|New Classification Criteria Developed For Scleroderma|
|Monday, 07 October 2013 09:07|
The 2013 Classification Criteria for Systemic Sclerosis have been developed and validated by the American College of Rheumatology and EULAR and should allow patients to be identified and treated earlier, according to the professional bodies.
Published in Arthritis and Rheumatism, the new criteria will classify patients as having Systemic Sclerosis if they have thickening of the skin in the middle part of the fingers (from the proximal to the metacarpophalangeal joints) regardless of other features.
A further seven features need to be assessed to make a Scleroderma classification if this criterion is not met. These features include skin thickening of the fingers, fingertip lesions, telangiectasia, abnormal nailfold capillaries, pulmonary arterial hypertension and interstitial lung disease, Raynaud’s phenomenon and Systemic Sclerosis-related antibodies.
However, several items that are useful for recognising Systemic Sclerosis in clinical practice, such as Calcinosis, flexion contractures of the fingers, tendon or bursal friction rubs, oesophageal dilatation and dysphagia were not included in the criteria because they did not improve sensitivity or specificity.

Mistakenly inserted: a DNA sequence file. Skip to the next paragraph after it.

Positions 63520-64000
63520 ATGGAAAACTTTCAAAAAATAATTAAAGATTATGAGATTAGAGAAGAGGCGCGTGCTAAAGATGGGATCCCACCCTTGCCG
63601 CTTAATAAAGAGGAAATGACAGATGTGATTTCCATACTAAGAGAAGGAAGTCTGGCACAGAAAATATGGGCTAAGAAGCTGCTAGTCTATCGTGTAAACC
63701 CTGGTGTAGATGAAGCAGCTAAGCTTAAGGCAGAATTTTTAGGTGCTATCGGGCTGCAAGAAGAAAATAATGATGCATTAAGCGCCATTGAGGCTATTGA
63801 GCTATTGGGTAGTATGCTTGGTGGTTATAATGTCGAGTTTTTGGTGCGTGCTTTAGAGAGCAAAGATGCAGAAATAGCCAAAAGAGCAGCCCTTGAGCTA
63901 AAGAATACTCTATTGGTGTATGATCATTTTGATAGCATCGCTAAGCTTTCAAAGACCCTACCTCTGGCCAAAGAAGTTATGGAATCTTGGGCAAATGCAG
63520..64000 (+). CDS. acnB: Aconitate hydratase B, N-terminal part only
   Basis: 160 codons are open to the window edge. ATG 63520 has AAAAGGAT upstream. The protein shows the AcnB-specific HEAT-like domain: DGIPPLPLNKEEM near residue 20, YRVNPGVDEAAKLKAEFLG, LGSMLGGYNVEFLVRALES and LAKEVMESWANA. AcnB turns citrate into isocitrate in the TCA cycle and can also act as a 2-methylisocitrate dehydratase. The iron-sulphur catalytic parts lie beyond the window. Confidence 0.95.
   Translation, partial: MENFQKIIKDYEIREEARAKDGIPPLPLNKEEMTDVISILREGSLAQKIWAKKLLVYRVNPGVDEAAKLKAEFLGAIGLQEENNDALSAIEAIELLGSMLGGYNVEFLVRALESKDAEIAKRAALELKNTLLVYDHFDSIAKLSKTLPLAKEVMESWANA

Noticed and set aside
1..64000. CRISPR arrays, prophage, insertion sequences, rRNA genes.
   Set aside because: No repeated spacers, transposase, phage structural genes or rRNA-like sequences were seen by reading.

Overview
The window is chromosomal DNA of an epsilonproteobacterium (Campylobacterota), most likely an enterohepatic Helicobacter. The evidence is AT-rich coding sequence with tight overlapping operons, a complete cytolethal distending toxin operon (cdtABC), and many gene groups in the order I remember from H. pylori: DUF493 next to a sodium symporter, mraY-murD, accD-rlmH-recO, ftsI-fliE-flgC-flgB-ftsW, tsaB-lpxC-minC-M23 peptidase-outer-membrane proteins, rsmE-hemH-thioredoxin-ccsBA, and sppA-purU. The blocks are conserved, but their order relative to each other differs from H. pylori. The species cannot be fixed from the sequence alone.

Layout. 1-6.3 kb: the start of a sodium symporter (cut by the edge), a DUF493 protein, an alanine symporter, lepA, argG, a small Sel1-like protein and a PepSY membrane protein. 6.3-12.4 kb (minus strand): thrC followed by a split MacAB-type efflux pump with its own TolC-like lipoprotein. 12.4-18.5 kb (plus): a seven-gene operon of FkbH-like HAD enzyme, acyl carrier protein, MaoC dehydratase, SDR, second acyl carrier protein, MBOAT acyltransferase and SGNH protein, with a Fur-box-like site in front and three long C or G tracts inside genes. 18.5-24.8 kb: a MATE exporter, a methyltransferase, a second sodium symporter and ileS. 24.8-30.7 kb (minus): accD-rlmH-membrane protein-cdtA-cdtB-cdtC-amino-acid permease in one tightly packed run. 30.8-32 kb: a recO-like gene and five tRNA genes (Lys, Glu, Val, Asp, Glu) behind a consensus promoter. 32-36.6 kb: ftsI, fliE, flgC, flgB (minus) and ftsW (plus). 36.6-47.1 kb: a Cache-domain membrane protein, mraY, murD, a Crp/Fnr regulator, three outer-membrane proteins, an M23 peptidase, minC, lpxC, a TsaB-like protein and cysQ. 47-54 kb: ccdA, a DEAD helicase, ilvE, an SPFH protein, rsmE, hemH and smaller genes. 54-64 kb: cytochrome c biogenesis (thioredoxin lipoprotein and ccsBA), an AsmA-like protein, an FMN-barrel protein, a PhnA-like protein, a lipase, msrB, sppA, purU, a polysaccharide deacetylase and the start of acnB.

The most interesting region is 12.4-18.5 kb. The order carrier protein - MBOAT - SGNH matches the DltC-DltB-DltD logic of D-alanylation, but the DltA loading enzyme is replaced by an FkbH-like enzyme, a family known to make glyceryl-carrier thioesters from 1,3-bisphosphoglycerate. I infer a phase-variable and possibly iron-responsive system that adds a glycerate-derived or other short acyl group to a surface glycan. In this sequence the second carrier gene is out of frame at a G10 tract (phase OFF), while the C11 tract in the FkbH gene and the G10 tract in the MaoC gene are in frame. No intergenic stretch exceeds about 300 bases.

According to the authors of the new classification system, the 1980 ACR criteria for systemic sclerosis were updated by clustering items and simplifying the weighting of the different criteria. “The 1980 ACR criteria were not sensitive enough to identify patients with early disease or limited cutaneous System Sclerosis,” said co-author Dr Frank van den Hoogen from the Netherlands.
When validated by comparing with non-scleroderma control cases, the new criteria proved to have a sensitivity of 0.91 and specificity of 0.92, whereas the old ACR criteria had a sensitivity and specificity of 0.75 and 0.72 respectively. “The new classification criteria should correctly classify more patients with the disease,” said co-author Dr Janet Pope from Ontario.
“Criteria that are more specific will allow for earlier identification and better treatment for those with systemic sclerosis,” she said. The authors acknowledged that testing and validating the new criteria was difficult because there is no ‘gold standard’ to define a standard case of Systemic Sclerosis. The ACR-EULAR committee therefore had to rely on a consensus of expert opinion, with a focus on controversial cases.
“the ACR/EULAR classification criteria for systemic sclerosis perform better than the 1980 ACR preliminary criteria in terms of both sensitivity and specificity,” the authors conclude. They are relatively simple to apply in individual subjects [and] may be endorsed as inclusion criteria for systemic sclerosis studies,” they added
Source: Rheumatology Update (2013)